Amberjack Lemon Rosettes – A creative sashimi dish showcasing the texture of the fish. Sashimi pieces were places on thinly slice lemons with a topping of spicy tomato relish. As I bit into the lemon, the acid cooked the fish in my mouth and changed the texture. A rosette of unadulterated amberjack was in the middle of the dish for comparison; without the acid and spice of the tomato relish, the fish was sweet and a bit creamy.
Ika (Squid) Sashimi – One of the things I enjoy most about Kaito is that the Chefs are constantly teaching me what a huge part season and location has in shaping the flavor and texture of seafood. This Ika was sweet, a bit briny and incredibly creamy, with a chewy backbone texture. Small rolls of Ika with pickled vegetables and Shisho leaves completed the arrangement. This was my second favorite dish of the night.
Red Snapper Nigiri – Lightly cooked, draped over rice, and dressed with freshly grated salt, real wasabi root, and yuzu, this was my favorite dish. The fish was soft with a slight char flavor, and sweet. In fact, sweet was rapidly becoming the flavor theme of the night.
Soy-Sake Marinated Maguro (Lean Red Tuna) Nigiri – Lean tuna flash-marinated in a house made sweet soy-sake mixture, with thinly sliced nagaimo (mountain yam) and radish sprouts. If you haven’t had it before, nagaimo has an almost slimy texture which is a great counterpoint to the dryness of the lean red tuna. The sharp bitterness of the radish sprouts cut through the sweetness of the marinade perfectly.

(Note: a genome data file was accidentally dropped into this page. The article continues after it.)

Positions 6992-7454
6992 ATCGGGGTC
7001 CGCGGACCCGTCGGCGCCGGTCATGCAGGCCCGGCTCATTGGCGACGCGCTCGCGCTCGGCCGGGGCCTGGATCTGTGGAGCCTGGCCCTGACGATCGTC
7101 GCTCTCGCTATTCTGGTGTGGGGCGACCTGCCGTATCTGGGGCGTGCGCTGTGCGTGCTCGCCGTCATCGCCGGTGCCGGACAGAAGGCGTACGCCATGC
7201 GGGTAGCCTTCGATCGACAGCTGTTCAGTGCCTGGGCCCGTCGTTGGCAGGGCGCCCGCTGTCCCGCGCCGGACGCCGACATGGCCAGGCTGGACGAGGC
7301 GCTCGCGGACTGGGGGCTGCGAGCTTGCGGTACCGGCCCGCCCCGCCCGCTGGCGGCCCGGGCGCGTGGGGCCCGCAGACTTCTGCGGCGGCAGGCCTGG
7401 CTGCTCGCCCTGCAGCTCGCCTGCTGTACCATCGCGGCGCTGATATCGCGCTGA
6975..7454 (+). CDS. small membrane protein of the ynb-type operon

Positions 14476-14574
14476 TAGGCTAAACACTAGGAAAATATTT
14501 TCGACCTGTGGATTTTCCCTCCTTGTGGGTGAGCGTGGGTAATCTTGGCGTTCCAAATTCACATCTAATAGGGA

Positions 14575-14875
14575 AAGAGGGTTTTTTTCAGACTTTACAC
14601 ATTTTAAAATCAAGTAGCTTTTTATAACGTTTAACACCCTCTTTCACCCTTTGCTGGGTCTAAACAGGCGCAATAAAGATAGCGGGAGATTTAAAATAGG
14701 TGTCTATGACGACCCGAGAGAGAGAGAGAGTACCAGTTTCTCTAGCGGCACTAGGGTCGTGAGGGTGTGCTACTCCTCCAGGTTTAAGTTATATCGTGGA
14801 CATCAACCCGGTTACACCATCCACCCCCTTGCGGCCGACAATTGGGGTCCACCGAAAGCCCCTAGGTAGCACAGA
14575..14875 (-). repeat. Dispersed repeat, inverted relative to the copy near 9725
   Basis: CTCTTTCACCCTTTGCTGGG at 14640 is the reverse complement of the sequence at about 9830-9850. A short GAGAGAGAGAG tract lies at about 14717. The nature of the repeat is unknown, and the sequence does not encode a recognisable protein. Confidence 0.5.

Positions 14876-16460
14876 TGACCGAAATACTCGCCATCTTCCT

Anago (Saltwater Eel) Nigiri – Lightly baked but still moist, the anago is laid on rice and brushed with a sweet sauce. The texture is fluffy, and almost akin to a moist cake.
Negitoro Handroll – The simplest pleasure there is, the handroll at Kaito is about 1/3 rice, 2/3 chopped toro with thin green onions, and wrapped in crisp nori (seaweed paper). I had to eat it fast to preserve the texture of the nori, which snapped as I bit into it. The rich oil of the fish flooded my mouth for a decadent ending to the meal.
The final bill hovered at around $70 per person with alcohol, so make sure to bring your biggest, fattest wallet. For me, it’s well worth it.
Keeping The Right “Attitude”
Kaito Sushi will wow and amaze you… if you’re in the right mindset for the meal. Chef Morita is a casual guy who likes forming friendships with his diners, so don’t be surprised if he heads outside for a few minutes to enjoy a smoke or check out another patron’s new car. Chill out and buy the kitchen staff a beer or two while you wait. Personally, I’m glad that he takes the time to enjoy his work.
Because Kaito is so good, it’s also extremely popular. You may have to wait to be seated even with a reservation, and it’s not great for large groups. You’ll have difficulty fitting more than 5 or 6 people in your party unless you reserve well in advance and are willing to wait.
But these small snags pale in comparison to the overall experience of eating at Kaito Sushi. After nearly three years of eating here, the Chefs still manage to surprise me at every meal. You will never find another restaurant quite like it.
130-A N El Camino Real
Ecinitas, CA 92024
Mon to Sat: (5 pm – close)